I don’t think it is adjustable.

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I would say move the trade date up and possibly putting in some kind of additive ( some kind of engine snake oil ) . The engine is worn out statement is most likely correct.

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Raising the idle so the oil pressure come up will do nothing for the engine. It would just stop the light from coming on. It would not increase the oil pressure while driving. What viscosity oil does your car ca for? If it is 5 W30 then going to 10W30 will not increase the oil pressure when the engine is up to temp. !0W40 would.

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You MUST use 5W-20 to avoid problems with the MDS (multiple displacement system).

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A programmer for your car would probably allow a greater idle speed. A little research of available programmers would identify the feature. I can do this on my Mustang with a SCT programming tool but these cost about $400. It would help keep the light off but that’s about all. Wouldn’t really hurt anything. Pretty steep price for that.

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So these engines require 5W20? You might check on forum specific to this engine and see. Usually you can go up or down a viscosity range and not cause anything terrible. Usually going up on a worn engine won’t be the end of the world but I am certainly not an expert on this engine as I avoid Chryslers.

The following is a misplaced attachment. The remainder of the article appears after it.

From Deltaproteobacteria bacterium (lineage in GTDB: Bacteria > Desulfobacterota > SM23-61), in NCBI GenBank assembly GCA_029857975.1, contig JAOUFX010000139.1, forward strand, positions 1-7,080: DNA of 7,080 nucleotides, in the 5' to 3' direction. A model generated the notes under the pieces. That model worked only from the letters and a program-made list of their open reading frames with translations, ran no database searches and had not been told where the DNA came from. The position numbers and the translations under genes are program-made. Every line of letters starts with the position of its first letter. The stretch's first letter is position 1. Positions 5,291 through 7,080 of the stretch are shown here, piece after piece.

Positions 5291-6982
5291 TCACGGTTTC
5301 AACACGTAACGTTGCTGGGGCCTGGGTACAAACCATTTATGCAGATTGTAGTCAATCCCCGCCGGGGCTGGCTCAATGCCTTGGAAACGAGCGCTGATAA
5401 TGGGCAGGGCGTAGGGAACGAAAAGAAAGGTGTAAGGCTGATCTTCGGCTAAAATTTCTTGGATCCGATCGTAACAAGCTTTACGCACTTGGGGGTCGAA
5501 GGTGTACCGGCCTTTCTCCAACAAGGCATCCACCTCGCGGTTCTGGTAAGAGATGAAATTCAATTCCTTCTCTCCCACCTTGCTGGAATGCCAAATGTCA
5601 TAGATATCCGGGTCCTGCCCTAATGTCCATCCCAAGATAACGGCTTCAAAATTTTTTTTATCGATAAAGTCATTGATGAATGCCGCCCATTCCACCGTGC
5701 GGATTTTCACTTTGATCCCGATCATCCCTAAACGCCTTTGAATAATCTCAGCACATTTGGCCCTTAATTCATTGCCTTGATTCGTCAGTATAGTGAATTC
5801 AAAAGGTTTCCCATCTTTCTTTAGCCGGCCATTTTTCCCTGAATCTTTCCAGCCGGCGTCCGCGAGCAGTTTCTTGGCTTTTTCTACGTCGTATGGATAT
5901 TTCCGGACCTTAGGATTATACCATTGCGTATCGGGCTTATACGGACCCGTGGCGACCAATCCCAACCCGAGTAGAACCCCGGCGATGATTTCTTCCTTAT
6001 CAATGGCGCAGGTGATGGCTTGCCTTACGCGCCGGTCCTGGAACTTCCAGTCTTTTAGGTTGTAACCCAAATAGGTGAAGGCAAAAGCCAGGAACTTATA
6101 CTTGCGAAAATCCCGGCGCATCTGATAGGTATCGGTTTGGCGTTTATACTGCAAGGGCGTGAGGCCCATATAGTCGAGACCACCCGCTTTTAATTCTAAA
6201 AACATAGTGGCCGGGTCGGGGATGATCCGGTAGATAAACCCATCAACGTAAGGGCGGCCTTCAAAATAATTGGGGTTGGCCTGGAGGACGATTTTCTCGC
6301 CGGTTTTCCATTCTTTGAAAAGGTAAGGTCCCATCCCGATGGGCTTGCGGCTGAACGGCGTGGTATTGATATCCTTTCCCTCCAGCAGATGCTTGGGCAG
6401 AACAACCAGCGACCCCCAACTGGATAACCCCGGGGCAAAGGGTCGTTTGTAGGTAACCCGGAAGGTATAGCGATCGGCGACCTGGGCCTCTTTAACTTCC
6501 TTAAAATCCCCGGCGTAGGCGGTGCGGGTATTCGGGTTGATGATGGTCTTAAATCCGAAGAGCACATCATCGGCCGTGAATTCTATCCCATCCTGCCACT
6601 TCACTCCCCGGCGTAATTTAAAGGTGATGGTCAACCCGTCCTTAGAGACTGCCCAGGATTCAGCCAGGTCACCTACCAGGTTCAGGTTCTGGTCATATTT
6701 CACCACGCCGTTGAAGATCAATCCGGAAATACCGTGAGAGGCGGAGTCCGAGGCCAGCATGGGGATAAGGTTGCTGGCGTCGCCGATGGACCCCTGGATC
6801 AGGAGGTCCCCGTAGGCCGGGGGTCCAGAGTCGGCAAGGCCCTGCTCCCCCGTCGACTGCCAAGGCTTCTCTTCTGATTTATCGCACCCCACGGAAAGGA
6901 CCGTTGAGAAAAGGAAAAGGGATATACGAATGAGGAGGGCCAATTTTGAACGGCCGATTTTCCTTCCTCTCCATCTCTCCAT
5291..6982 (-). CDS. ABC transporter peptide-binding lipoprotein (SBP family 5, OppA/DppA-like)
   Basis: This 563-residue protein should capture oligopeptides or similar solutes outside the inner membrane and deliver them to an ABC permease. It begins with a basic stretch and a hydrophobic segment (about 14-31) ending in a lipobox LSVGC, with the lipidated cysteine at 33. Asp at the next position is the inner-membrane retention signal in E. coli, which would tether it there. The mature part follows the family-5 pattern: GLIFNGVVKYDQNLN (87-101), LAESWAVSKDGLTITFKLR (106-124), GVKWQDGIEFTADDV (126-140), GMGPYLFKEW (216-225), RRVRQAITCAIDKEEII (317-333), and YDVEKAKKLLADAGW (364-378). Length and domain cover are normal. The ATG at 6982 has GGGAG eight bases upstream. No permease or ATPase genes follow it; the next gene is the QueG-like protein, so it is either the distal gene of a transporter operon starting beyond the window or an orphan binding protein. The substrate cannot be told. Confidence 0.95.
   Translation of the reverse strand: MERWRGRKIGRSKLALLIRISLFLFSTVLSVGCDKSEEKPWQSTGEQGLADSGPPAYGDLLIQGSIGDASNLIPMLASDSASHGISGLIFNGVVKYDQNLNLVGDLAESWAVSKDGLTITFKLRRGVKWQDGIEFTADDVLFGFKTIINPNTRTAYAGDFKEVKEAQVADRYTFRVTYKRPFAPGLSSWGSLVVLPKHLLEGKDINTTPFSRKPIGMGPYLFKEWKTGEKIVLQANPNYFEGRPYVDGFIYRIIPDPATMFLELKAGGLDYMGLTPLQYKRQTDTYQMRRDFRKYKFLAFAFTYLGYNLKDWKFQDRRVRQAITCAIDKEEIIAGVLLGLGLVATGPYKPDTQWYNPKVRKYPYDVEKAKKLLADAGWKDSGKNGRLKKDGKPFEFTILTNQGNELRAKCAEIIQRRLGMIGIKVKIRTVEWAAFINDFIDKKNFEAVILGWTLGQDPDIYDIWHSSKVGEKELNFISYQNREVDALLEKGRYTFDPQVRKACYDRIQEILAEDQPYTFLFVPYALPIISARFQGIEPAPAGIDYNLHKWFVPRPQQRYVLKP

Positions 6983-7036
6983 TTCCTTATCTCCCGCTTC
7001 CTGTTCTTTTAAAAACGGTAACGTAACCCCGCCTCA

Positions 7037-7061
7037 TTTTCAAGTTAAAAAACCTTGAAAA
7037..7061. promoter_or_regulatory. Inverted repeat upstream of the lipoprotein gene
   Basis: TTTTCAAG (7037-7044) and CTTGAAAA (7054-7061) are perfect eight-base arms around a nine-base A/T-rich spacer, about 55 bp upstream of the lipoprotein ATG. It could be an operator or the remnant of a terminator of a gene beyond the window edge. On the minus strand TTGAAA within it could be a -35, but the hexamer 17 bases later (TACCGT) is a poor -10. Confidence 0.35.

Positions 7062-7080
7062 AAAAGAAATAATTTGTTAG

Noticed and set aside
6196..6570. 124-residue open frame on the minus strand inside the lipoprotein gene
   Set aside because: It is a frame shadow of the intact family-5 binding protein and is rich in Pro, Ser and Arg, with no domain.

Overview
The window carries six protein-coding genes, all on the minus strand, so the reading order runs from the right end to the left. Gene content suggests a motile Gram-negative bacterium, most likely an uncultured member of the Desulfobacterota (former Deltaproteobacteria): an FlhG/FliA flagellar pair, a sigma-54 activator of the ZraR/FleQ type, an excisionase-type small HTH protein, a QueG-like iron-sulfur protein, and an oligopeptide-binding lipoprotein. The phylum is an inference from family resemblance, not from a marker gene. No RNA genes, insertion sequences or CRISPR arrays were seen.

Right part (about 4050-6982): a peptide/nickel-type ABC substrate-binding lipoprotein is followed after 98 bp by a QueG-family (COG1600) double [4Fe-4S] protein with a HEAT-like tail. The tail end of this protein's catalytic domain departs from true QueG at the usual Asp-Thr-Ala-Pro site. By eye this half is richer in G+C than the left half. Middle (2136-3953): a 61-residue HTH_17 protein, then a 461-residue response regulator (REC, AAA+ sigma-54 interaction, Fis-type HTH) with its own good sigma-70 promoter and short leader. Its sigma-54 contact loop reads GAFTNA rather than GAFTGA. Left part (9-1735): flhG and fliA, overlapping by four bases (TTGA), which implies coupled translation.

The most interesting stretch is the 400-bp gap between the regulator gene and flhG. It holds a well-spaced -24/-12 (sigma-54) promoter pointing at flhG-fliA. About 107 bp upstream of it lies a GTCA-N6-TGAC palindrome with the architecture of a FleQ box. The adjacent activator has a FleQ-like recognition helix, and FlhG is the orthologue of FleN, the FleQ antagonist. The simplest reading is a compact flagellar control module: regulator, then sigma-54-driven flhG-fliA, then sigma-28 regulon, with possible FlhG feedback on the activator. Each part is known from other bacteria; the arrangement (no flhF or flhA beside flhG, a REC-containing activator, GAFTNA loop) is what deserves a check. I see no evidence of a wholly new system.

My first suggestion would have been to try 5W30 or 5W40 instead of 5W20 but that might be a big no-no on this engine based on the above suggestion. Do your research and maybe ask a Chrysler service dept. that has likely seen this before.

The reason too thick of an oil might be bad is because the oil these days is used for a lot more than just lubrication. It is also a hydraulic fluid for valve lifters, variable valve time, timing chain tensioners, and such. You might help the oil pressure problem if the bearings are worn but mess something else up in the valve train.

Go to https://www.carcomplaints.com/Chrysler/300C/2005/ This doesn’t look like a particularly bad car overall, especially for a Chrysler. There are a few engine failures but not that many for as many of these they made.

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What viscosities does the manual tell you are OK? There will be more than one, usually. Use the “thickest” of them. For example, 20W40 instead of 10W30, or 10W30 instead of 5W20.